James J. D’Angelo and his volunteers, along with the finished Gaga pit.
James planned out the project which involved surveying the pits, replacing and/or fixing any broken planks, digging out the boards, thoroughly cleaning them, and then finally staining them with an environmentally friendly preserver. In addition to the planning, fundraising, and execution of a project, an Eagle Scout candidate must demonstrate leadership which includes directing volunteers, communicating to them what needs to be done, ensuring tasks are age appropriate, supplying them with materials, and monitoring everyone to make sure they are doing their jobs safely and effectively. James had the additional challenge of implementing a COVID-safety protocol during this time as well. Many Boy Scouts from both Manhasset Troops 97 and 71 assisted in this project as did friends and neighbors. Their successful efforts will add longevity to the Gaga pits. In addition to the supplies purchased for the project, James used the monies from his fundraising efforts to provide the museum with a mobile storage container for their field equipment and donated the remainder of the funds to the museum.
Brian Liang, also from Troop 97, created a plan for an outdoor classroom space for the Science Museum of Long Island. He came to SMLI with around 25 people with the goal of creating a multi-use space that could be used by anyone who visited the grounds or by any of the teaching staff. These picnic tables are a welcomed addition to a nice and quiet spot on the grounds of the museum that anyone can use.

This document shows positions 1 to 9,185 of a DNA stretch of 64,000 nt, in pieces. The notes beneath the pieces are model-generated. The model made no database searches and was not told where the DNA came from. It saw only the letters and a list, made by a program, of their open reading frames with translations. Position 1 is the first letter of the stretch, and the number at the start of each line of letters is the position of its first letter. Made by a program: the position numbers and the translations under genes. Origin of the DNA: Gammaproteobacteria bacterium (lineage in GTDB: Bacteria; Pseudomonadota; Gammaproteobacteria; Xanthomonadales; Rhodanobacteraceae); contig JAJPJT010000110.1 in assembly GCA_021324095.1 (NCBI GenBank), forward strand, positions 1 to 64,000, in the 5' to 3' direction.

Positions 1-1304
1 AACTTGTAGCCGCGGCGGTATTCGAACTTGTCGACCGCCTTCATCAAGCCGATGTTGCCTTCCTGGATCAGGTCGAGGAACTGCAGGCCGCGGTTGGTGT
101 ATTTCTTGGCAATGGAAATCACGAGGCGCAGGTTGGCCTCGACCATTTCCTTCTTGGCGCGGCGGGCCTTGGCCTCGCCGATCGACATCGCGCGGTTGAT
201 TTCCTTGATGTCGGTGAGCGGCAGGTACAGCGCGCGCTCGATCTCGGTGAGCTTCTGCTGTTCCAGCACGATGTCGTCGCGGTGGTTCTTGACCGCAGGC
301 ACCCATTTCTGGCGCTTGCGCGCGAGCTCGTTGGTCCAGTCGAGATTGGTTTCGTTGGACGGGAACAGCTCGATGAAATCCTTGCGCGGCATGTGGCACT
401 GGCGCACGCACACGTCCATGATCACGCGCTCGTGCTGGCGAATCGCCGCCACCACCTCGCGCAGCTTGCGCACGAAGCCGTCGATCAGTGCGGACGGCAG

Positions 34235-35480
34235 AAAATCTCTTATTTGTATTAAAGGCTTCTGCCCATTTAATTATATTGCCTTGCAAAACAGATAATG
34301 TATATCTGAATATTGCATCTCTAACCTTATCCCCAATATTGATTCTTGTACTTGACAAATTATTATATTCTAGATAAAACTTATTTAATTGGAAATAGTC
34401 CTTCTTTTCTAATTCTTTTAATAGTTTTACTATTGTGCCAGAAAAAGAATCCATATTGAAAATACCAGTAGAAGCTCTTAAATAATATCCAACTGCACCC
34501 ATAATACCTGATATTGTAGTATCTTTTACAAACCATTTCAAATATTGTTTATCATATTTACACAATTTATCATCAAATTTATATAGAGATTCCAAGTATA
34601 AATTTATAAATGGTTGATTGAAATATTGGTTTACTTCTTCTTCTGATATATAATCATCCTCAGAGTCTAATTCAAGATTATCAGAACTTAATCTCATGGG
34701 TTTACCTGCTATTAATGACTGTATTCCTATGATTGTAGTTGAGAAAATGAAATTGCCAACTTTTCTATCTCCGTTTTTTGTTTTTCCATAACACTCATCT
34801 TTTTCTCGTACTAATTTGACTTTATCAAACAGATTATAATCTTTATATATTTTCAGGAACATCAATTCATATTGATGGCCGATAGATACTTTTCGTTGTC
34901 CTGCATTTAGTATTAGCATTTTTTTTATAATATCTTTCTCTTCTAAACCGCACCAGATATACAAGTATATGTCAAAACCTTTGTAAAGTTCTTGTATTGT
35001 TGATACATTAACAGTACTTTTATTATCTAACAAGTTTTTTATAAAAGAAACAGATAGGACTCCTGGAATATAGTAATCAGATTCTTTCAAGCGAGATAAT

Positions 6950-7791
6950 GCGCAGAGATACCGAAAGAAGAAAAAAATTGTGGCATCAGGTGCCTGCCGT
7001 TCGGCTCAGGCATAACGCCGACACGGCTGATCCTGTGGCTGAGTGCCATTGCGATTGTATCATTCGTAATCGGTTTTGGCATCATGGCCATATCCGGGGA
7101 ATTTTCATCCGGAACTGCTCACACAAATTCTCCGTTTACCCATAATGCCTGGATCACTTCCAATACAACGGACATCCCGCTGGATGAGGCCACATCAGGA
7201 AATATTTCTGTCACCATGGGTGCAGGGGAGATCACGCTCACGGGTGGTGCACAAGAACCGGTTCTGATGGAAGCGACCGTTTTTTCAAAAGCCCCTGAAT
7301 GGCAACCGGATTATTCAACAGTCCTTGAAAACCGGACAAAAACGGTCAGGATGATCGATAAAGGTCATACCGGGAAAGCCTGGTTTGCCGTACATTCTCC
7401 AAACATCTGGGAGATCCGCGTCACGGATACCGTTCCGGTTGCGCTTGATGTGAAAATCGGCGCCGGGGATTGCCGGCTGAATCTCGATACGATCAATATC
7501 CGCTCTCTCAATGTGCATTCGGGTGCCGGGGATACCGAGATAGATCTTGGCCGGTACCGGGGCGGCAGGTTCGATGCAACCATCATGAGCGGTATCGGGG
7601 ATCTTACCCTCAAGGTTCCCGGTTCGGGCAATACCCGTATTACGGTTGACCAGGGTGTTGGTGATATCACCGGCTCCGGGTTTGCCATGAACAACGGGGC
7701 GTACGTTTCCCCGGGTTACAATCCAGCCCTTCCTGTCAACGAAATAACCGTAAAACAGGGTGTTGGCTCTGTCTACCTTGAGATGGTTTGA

Brian, the finished tables and the helpers he had to complete his work.
To raise the money sold water bottles and once the money was raised, he had the tables delivered... in pieces. Requiring the proper tools and plans, he built the tables with his family, and other volunteers. To ensure that the tables last longer than bare wood, he and his help painted and weatherproofed all five tables, and generously offered to upkeep the tables as they need it in the future (a “warranty!”) They added benches to the area for classroom use!!
There will be other, upcoming Eagle Scout projects that will help continue to make the grounds of SMLI look even better. A young man named Peter will be removing the fence around the weather station before moving it to a new home. This home will have a concrete pad to sit on and help keep it firmly anchored to the ground. A different Brian will be creating new trail signs to help our guests find their way around the trails and a young hopeful Eagle scout named Nicholas will be doing heavy-duty trail maintenance as well as addressing some of the overgrowth that has happen on and along the ruins of the old farmhouse (that is in the woods next to one of the trails.
If you know of any potential Eagle Scouts who are looking for a place to do their project, please have them reach out to the Museum's Director of Education, Caitlin Orellana at 516-627-9400 ext. 10 or COrellana@smli.org.
There's always a way to help if you're a hopeful Eagle Scout.